Stephen was a man filled with the Holy Spirit and a bold witness for the Christian gospel. I imagine that he was probably one of those fellows that people sometimes find annoying. He just kept bubbling over in good works and words about who Jesus is and what Jesus means to him. He just probably kept telling others his story of how Jesus changed his life. More than that the Bible tells us that, “Stephen, full of grace and power, did great wonders and signs among the people.” God manifested miracles through Stephen’s life. All of this brought Stephen into conflict with certain people, who had him accused of blasphemy, and put on trial. This didn’t stop Stephen from delivering a fiery diatribe against those who were missing the whole point of what God had been doing.
Then they closed their ears, rushed him, and put Stephen to death by stoning him. That’s disturbing. Stephen is listed as the first in a long line of Christian martyrs. His death brought to bear the fact that being a Christian was not necessarily going to be easy, and the message of life would sometimes be responded to with violence.
Also, equally disturbing as Stephen’s death is the fact that Saul stood watching what was happening and was in agreement with the brutal actions he surveyed. This was so true the Saul even took up the work of persecuting anyone who claimed Jesus as the messiah. Violence beget violence.
However something else was at work as well. Stephen didn’t die in anger. Rather he knelt in prayer to God and asked for forgiveness for those lifting their hand against him. He died with an assurance of heaven being opened to him. His death reflected Jesus own sacrifice as Jesus prayed, “Father forgive them, for they know not what they are doing.”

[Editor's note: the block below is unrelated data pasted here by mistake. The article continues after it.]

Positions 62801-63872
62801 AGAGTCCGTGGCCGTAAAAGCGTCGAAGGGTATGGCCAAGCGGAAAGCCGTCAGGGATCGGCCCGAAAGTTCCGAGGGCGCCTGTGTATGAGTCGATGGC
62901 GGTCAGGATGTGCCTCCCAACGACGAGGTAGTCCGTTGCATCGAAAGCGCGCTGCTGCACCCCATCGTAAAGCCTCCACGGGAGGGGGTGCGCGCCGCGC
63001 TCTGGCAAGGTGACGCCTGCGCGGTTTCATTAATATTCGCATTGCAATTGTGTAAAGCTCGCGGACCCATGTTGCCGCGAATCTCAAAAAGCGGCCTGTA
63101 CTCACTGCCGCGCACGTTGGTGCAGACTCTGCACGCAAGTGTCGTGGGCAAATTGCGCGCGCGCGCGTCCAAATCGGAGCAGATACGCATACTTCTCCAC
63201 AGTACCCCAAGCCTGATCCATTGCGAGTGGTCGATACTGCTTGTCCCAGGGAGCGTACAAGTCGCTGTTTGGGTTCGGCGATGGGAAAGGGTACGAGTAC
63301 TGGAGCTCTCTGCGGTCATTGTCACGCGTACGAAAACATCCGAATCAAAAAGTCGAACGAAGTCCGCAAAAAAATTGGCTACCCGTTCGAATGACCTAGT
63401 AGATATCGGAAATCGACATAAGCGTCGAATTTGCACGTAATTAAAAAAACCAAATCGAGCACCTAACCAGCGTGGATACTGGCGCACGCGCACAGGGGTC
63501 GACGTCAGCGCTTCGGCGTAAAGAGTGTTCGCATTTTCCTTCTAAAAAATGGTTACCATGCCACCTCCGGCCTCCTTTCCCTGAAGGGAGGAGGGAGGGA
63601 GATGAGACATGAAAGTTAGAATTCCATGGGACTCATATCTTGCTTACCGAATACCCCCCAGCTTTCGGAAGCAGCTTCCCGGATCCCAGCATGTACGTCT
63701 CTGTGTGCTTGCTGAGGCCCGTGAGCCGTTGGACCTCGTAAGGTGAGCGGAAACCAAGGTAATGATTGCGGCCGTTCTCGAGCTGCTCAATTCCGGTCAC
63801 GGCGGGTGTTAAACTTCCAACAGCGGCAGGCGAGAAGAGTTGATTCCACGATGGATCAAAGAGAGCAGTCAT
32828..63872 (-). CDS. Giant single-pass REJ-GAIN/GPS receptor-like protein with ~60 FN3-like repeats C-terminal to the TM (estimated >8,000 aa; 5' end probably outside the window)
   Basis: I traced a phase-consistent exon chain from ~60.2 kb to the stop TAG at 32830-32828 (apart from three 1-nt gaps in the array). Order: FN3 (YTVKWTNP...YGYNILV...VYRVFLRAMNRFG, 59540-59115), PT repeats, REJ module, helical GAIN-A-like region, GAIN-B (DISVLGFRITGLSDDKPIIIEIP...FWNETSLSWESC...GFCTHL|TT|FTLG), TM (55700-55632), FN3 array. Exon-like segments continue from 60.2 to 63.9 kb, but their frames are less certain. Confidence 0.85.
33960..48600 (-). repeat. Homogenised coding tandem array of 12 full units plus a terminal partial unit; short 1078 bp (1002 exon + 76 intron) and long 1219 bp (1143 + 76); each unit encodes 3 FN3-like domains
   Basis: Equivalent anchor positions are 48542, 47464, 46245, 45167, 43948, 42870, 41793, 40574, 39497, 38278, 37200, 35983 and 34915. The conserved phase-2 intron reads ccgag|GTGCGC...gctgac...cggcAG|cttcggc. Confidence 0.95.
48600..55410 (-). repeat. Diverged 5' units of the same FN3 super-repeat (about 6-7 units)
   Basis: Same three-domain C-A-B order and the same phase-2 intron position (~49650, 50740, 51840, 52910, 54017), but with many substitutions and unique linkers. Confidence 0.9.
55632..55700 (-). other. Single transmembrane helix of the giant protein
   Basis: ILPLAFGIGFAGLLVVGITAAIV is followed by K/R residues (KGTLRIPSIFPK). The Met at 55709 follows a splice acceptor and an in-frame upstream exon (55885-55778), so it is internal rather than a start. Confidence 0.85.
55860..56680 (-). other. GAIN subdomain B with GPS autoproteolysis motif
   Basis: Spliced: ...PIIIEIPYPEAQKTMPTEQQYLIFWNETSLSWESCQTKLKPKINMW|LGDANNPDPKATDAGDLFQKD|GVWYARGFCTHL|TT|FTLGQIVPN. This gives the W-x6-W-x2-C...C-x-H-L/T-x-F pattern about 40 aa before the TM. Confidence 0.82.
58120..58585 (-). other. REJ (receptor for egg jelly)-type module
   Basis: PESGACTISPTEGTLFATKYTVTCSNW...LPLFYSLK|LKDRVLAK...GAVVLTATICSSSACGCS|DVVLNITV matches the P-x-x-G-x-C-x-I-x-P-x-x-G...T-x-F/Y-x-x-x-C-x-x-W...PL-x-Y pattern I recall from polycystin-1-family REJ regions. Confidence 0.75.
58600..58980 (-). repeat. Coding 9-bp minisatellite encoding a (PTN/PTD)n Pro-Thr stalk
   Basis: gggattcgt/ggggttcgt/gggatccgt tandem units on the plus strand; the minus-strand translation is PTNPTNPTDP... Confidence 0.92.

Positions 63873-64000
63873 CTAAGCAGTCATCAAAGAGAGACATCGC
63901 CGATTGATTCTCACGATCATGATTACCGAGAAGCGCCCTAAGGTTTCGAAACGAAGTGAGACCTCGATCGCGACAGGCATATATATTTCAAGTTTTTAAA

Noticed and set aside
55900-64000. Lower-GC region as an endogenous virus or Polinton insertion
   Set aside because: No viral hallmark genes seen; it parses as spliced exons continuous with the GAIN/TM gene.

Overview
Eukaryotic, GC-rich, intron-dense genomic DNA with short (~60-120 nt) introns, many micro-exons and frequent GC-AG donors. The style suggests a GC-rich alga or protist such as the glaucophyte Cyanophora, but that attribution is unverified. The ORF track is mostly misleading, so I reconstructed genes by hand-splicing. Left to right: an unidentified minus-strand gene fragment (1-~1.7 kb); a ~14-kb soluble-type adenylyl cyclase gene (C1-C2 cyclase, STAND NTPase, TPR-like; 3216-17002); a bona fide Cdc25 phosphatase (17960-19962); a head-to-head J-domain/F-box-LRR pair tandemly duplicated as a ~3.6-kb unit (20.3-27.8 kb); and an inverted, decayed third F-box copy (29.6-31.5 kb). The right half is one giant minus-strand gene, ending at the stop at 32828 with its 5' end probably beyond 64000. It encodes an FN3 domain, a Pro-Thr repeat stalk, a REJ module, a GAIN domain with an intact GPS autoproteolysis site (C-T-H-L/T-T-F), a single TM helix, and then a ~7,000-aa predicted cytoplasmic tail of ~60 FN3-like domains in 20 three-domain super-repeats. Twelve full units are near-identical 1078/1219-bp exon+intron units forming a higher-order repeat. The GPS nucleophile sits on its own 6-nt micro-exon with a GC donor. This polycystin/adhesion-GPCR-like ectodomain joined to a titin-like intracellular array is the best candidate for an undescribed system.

I sometimes wonder if I would take the same road. Perhaps, or maybe I might grab a rock thrown at me and send one sailing back in the opposite direction for just one last act of defiance. I would hope that I shouldn’t every see such injustice and simply stand by in agreement.
But here is another thought, perhaps God did forgive, but maybe he didn’t forget. The heavens opened to Stephen, but this was not the last time the Heavens opened or the Lordship of Jesus was made known. Saul later was on the road to Damascus to persecute the church in that Northern territory and the heavens opened upon him. The one who once stood in agreement with Stephen’s death was forgiven, but God also made of him the voice that he perhaps saw taken away. Saul became the Apostle Paul.
Maybe one way to see this is that through all the good and bad of life, we do not live as independently as we might sometimes believe. Those stoning Stephen had not hardly heard the last of the message he was preaching. Stephen’s life was being removed from this earthly existence, but being taken up into a heavenly realm that he saw ahead of time. Jesus authority although sometimes cloaked from our eyes is ever real. Finally Saul’s destination in life was going to be no where in the direction he initially set for himself. We are not alone.
If you imagine yourself in this story what person would you be standing next to? What would happen to your life after this event? Does the time and place matter? Maybe God is at work in your life today.